Several Kentucky counties initially refused to marry same-sex couples. In response, Kentucky reformed its marriage license forms and removed the name of the county clerk from the licenses. As of June 2016, Chris Hartmann, director of the Kentucky-based Fairness Campaign, said that to his knowledge “there are no counties where marriage licenses are being denied” in his state.

Post-Obergefell, six states have, on occasion, attempted to deny same-sex couples full adoption rights to varying degrees. In Arkansas, Florida, Indiana, and Wisconsin, same-sex couples have been met with rejection when trying to get both parents’ names listed on the birth certificate.

In V.L. v. E.L., Alabama’s highest court attempted to void an adoption decree obtained by a same-sex couple in Georgia, but the U.S. Supreme Court reversed, restoring joint custody to the adoptive mother on March 7, 2016. Mississippi had once banned same-sex couples from adopting, but the law requiring this was ruled unconstitutional by the United States District Court for the Southern District of Mississippi on March 31, 2016. With that ruling, adoption by same-sex couples became legal in all fifty states.[10]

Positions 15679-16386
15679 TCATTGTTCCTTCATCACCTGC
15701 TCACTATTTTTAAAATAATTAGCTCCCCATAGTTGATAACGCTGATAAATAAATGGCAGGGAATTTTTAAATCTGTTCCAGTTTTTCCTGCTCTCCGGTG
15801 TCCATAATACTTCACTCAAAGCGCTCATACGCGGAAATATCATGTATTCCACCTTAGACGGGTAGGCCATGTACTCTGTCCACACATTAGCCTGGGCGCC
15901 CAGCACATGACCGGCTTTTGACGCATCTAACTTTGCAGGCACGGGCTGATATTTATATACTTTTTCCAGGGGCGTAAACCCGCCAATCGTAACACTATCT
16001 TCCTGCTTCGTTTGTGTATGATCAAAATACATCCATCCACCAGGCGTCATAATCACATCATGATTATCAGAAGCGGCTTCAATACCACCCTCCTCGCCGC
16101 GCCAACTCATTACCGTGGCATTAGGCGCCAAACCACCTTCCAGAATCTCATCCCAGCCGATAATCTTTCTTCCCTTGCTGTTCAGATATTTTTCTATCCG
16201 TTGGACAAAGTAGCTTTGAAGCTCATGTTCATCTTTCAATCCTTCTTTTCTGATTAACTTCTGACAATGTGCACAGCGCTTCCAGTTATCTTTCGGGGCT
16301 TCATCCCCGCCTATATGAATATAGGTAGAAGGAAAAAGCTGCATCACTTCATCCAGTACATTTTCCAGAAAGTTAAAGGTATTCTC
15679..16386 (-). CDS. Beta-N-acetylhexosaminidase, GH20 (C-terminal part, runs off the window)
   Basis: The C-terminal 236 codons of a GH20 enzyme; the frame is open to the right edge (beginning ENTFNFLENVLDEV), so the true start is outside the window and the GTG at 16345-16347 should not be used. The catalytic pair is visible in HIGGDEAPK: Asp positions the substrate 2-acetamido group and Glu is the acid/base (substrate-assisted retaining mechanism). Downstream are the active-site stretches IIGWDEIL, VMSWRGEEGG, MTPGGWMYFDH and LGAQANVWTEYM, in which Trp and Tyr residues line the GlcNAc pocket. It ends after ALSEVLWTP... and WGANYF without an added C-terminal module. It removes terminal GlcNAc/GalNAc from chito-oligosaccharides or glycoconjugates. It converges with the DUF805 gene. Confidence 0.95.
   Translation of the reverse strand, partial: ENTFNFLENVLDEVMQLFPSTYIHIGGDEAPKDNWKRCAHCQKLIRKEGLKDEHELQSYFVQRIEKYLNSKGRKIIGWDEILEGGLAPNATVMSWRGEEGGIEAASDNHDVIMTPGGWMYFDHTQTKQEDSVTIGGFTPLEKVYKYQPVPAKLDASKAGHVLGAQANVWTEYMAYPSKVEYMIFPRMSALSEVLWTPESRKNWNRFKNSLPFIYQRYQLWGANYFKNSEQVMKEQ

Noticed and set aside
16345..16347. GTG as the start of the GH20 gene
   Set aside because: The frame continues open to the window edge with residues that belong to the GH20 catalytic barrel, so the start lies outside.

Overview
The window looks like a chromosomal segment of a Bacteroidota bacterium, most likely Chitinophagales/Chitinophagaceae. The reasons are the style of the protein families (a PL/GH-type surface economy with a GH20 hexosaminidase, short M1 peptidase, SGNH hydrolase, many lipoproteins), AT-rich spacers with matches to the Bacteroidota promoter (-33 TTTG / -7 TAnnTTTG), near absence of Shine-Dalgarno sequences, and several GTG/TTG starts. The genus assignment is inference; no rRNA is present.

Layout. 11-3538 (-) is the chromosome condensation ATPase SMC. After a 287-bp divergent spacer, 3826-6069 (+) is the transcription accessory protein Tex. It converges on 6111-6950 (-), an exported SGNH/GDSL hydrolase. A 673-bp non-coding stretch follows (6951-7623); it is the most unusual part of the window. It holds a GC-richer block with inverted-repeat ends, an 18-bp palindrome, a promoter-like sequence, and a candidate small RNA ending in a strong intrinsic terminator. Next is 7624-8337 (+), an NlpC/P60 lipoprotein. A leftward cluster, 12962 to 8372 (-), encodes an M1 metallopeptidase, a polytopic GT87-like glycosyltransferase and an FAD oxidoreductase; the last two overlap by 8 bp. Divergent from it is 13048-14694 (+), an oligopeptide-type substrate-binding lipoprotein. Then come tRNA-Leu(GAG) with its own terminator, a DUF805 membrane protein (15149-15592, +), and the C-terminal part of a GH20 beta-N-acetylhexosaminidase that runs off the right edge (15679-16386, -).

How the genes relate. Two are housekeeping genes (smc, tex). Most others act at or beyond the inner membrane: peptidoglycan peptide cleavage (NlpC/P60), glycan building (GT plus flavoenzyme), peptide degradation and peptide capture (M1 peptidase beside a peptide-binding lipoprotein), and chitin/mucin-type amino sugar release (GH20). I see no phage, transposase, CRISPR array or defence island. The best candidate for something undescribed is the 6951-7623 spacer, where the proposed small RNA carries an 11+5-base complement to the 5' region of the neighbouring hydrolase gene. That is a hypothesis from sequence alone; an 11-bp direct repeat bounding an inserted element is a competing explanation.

On June 26, 2017, the Supreme Court ruled by a 6–3 vote in the case of Pavan v. Smith that under their decision in Obergefell, same-sex couples must be treated equally to opposite-sex couples in the issuance of birth certificates. In December 2016, the Supreme Court of Arkansas upheld a state law only allowing opposite-sex couples to be automatically listed as parents on their children’s birth certificates, while prohibiting same-sex couples from being allowed the same on an equal basis. The Supreme Court summarily reversed the Arkansas Supreme Court, finding that the disparity in treatment violated their decision in Obergefell.

Prior to Obergefell, same-sex marriage was legal to at least some degree in thirty-eight states, one territory (Guam) and the District of Columbia; of the states, Missouri, Kansas, and Alabama had restrictions. Until United States v. Windsor, it was only legal in 12 states and the District of Columbia. Beginning in July 2013, over forty federal and state courts cited Windsor to strike down state bans on the licensing or recognition of same-sex marriage.